The wall street capital markets of the first quarter century of the 2000s were enamored by central bank quantitative ease and its panoply. The conflicts of the Middle East have not yet eased. Those in the peripheries of Europe have now exploded into outright and vicious war in Ukraine including consequential sanctions. Energy supply has had potentially of long term impact. Europe has to wean off from Russian connections, for instance. Meanwhile, for the advanced industries of information technology there appear aftershocks over cyber security and from increased regulation on the role of social media arguably being led by the European Union but being addressed by others. Security of supply and competition remains intense in its building blocks ranged from semiconductors and well into the rare metals that are so crucial for powering alternate energy sources like batteries. Geopolitics had been simmering and now have intruded forcefully.
The Mediterranean space into south Asia remains chronically volatile. Since early 2022, the war inflicted upon Ukraine has had several aftershocks. The defensive overlay in the NATO area appears being redrawn. There has been blockading even in the supply of basic grains to around the world even as weather turns to tortuous. First experienced in the accidental blocking of the Suez Canal in March 2021, the fragilities of logistics have again been cruelly exposed across the supply demand chain. The Covid pandemic has been morphing even in strict lockdown countries like China and east Asia. Many parts of the world remain poorly vaccinated. Governments have been feeling the reactive wrath of many tiring from of Health restrictions. Elections have been fractious from Germany to France to the Philippines and likely in those to come imminently in Australia, Latin America and in November 2022 in the United States. Competition remains intense between China and the United States over the Indo Pacific and indeed about economic heft. Meanwhile, small but collectively relevant countries from Sri Lanka to Africa appear in stress. Geopolitics appear as likely factors arguing in favor of a more conservative business and financial posture of wall street that until recently has focused upon leverage and share buybacks.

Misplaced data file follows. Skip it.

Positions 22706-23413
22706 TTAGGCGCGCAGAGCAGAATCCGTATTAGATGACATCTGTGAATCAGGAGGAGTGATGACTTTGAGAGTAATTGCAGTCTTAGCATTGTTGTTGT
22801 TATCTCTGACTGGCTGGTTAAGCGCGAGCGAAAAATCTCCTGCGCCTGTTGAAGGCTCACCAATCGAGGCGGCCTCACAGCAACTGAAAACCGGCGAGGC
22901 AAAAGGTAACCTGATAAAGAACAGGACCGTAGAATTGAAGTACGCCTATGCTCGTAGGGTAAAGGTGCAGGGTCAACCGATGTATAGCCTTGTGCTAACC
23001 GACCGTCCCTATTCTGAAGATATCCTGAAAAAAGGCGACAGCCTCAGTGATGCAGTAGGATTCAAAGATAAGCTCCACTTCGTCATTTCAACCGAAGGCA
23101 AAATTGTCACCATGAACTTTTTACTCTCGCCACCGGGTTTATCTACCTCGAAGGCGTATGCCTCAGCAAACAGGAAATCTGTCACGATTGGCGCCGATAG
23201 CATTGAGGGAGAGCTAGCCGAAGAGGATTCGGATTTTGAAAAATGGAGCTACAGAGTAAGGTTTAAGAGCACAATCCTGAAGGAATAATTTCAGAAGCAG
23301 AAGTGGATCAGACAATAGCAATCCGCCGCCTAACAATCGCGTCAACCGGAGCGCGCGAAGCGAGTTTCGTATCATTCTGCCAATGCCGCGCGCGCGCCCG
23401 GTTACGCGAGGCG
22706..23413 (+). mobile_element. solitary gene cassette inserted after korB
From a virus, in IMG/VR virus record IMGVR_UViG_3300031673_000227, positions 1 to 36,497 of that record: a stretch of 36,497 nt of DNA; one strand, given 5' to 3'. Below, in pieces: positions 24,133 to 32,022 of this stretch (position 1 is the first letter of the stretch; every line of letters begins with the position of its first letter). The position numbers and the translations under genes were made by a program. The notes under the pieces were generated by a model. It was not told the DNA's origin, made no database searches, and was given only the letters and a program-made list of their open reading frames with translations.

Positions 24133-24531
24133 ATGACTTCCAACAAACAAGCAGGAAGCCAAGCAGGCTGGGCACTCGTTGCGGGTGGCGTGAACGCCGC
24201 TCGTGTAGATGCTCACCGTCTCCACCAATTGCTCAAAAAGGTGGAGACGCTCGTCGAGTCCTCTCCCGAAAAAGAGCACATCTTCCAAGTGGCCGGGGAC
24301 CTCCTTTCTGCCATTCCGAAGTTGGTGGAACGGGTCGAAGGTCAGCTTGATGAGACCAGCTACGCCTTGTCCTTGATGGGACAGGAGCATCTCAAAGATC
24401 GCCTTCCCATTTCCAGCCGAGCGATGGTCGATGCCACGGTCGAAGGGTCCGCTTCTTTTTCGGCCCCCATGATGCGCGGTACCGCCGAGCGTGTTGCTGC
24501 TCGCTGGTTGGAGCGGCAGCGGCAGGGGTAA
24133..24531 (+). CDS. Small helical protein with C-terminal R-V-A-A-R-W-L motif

Already having impact in both advanced and emerging country currency markets is the dissonance about economies being weaker but central bank policy having to urgently address heightened inflation in order to contain a repeat of embedded expectations. Even if overall recession in whole or in part is avoided worldwide, many economic projections appear being tempered due to war and circumstance. Irrespective, inflation tensions have been building into forced policy change from the major central banks led by the Federal Reserve and several others. It is now being signaled from the European Central Bank as likely from July 2022 but curiously not from the Bank of Japan where there appears economic contraction continuing into Q1/2022. Pandemic has been constraining growth in China while many smaller emerging countries such as Sri Lanka, South Africa and Argentina are in outright crisis. The present appears to be one of strengthening of the U.S. Dollar. The major currency crisis of the second half of the 1980s included the Yen and European currencies strengthening. The commonality is likely to be one of currency dislocation causing real world stress.
With inflation in advanced countries close to 7% and even higher in emerging countries, the 10 year U.S. Treasury Note yield has expanded from its lows by some 150 basis points to close to 3% and is still likely to rise substantially on our estimation to 3.50% by late 2023, arguably even sooner than our expectation. The yield of 10 year German Bunds has gone from erstwhile negative yields on imagined shortages to now being close to 1% but still low even relative to European inflation pressures; that of emerging country bond yield aggregates have increased by some 300 basis points to close to 7% and yields of U.S. CCC corporate aggregates appear close to doubling to close to 12% which is nonetheless only half of the levels reached in the credit crisis. Fixed income dislocation risk remains high.